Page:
MICO TATALOVIC MSC
Variation in height and contribution to sentinel behaviour in meerkats
Tel: 01223 336673
There seem to be consistent sex differences in the contribution to sentinel behaviour in meerkats (Clutton-Brock et al. 2002). Sex differences in contribution to cooperative behaviours such as sentinel duty may have a hormonal basis. It was shown recently that decisions to babysit in meerkats were associated with elevated prolactin and decreased cortisol levels (Carlson et al. 2006a) whereas long term contributions to pup-feeding were associated with cortisol levels (Carlson et al. 2006b). These results support the idea that cooperation in cooperative vertebrates may have hormonal basis and also that different hormones may affect different cooperative behaviours (Carlson et al. 2006a). No one has yet looked at the hormonal influences on sentinel behaviour in meerkats and how this fits in with what we are starting to understand about hormonal influences on social behaviour of animals and also humans.
Clutton-Brock et al. (1999) found that meerkats in the habitat with fewer predators guarded less than meerkats in the habitat with more predators. Clutton-Brock et al. (2002) suggest that males may be gaining more by guarding if this allows them to locate potential mates in other groups. Although different individuals guard at different rates and alarm calls contain information about individual identity, meerkats do not seem to use this information to discriminate between reliable and unreliable sentinels (Professor Manser, personal communication). This may mean that sentinels who guard for their own purposes, such as gaining information about mates, would not suffer the costs of being found unreliable by the rest of the group even if the selfish function conflicted with the predator detection function. Similar situation happens in trade-offs between prospecting and helping behaviours of male meerkats (Young et al. 2004).
The main aims of my project are:
1) To understand the factors that influence individual differences in contribution to sentinel behaviour and to see how this fits in with the contributions to other cooperative behaviours.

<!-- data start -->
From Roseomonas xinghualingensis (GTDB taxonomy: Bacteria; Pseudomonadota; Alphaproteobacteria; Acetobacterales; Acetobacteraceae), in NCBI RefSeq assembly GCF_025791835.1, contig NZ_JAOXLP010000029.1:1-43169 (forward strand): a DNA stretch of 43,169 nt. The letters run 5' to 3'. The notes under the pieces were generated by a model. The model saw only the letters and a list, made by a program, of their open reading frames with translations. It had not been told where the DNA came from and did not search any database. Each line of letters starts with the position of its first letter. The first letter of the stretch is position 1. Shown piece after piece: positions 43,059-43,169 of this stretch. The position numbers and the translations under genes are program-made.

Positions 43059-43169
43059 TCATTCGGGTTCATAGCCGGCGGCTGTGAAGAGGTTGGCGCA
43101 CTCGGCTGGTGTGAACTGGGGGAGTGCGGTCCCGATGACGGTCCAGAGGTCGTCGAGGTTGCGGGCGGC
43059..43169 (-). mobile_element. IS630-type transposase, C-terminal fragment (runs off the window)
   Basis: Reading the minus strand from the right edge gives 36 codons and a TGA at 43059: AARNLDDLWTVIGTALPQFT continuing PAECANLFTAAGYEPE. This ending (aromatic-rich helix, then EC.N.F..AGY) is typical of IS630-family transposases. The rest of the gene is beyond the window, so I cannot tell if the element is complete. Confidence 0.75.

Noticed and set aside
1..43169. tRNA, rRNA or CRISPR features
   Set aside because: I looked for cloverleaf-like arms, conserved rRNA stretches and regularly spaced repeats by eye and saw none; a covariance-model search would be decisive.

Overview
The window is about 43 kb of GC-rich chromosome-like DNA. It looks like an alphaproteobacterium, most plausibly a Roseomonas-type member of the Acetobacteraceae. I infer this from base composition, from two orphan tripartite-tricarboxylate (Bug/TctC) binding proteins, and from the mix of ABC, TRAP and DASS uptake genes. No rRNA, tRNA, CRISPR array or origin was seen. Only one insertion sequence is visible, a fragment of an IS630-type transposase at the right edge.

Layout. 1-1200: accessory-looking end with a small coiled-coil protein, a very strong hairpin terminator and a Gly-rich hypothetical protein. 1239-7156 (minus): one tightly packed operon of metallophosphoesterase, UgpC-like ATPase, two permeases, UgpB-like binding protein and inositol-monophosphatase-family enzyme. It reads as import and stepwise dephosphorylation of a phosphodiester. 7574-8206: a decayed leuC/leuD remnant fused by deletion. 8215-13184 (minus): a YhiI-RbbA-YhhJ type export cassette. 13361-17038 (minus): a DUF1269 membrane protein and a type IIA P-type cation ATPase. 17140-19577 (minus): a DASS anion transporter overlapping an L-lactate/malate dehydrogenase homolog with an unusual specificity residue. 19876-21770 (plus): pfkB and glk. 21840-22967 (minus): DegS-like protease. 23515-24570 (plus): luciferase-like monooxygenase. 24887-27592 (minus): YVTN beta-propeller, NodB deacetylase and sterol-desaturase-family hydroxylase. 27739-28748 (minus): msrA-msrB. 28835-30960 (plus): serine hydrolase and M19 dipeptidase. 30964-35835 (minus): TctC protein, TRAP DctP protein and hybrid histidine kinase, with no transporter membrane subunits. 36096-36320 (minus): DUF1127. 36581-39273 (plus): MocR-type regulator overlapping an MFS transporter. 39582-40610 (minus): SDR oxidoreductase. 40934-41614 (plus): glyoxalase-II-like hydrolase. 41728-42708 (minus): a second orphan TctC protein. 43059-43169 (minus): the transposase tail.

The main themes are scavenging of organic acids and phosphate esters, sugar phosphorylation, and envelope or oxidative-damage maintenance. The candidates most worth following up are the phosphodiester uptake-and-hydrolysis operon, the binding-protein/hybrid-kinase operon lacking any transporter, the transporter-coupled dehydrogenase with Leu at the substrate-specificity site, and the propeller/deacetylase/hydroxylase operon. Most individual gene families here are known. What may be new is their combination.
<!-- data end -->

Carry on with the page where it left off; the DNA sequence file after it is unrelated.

2) To identify the hormonal correlates of both sex differences and the individual differences in sentinel behaviour in meerkats.
3) To look at the function of the sentinel behaviour in meerkats and identify potential functions other than guarding against predators.
In order to achieve the aims set above I will perform analyses of data collected during the past ten years and also construct my own observations and experimental manipulations in the field. I will collect faecal and blood samples at the Kalahari Meerkat Project, which I will then analyse to try and understand better the endocrinology of guarding behaviour in meerkats. I am interested in effects of testosterone, cortisol, prolactin, oxytocin and vasopressin on guarding behaviour and how these hormones affect guarding behaviour versus other helping behaviours. I am also interested in looking at behavioural correlates of guarding in terms of behavioural syndromes and animal personalities.
Carlson A. A. et al. (2006a) Elevated prolactin levels immediately precede decisions to babysit by male meerkat helpers. Hormones and Behaviour 50 94-100.
Carlson A. A. et al. (2006b) Cortisol levels are positively associated with the pup-feeding rates in male meerkats. Proceedings of the Royal Society of
Clutton-Brock, T.H., O’Riain, M.J., Brotherton, P.N.M., Gaynor, D. & Kansky, R. 1999 Selfish sentinels in cooperative mammals. Science 284:1640-1644.
Clutton-Brock, T.H., Brotherton, P.N.M., O’Riain, M.J., Griffin, A.S., Gaynor, D., Kansky, R., Sharpe, L. & McIlrath, G.M. (2001) Contributions to cooperative rearing in meerkats, Suricata suricatta. Animal Behaviour 61: 705-710.
Clutton-Brock, T.H., Russell, A.F., Sharpe, L.L., Young, A.J., Balmforth, Z. and McIlrath, G.M. (2002) Evolution and development of sex differences in cooperative behavior in meerkats. Science 297: 253-256.
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